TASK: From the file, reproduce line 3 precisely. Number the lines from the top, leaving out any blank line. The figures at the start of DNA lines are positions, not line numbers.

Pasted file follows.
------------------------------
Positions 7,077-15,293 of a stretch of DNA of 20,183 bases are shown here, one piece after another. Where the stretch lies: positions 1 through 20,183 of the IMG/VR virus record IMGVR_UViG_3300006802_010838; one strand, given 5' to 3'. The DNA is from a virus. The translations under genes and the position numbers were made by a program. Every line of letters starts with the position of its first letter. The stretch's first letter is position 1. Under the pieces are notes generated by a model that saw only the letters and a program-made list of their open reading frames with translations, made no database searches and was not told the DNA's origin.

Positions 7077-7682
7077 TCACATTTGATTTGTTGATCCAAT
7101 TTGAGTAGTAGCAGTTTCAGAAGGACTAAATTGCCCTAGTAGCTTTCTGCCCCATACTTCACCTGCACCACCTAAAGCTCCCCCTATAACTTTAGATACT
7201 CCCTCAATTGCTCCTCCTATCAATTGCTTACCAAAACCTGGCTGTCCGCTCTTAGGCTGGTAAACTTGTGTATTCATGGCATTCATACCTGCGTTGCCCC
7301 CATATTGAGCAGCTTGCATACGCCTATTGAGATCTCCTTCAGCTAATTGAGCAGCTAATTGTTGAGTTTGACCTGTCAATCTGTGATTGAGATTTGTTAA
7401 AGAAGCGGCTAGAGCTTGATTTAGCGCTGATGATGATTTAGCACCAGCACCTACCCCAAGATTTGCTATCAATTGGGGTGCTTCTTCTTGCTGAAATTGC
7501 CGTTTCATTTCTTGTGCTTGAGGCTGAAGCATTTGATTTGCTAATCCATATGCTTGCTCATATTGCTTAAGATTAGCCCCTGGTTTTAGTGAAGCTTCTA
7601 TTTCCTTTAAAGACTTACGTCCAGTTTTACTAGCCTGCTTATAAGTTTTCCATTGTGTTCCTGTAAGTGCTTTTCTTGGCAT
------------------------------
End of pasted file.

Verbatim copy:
7077 TCACATTTGATTTGTTGATCCAAT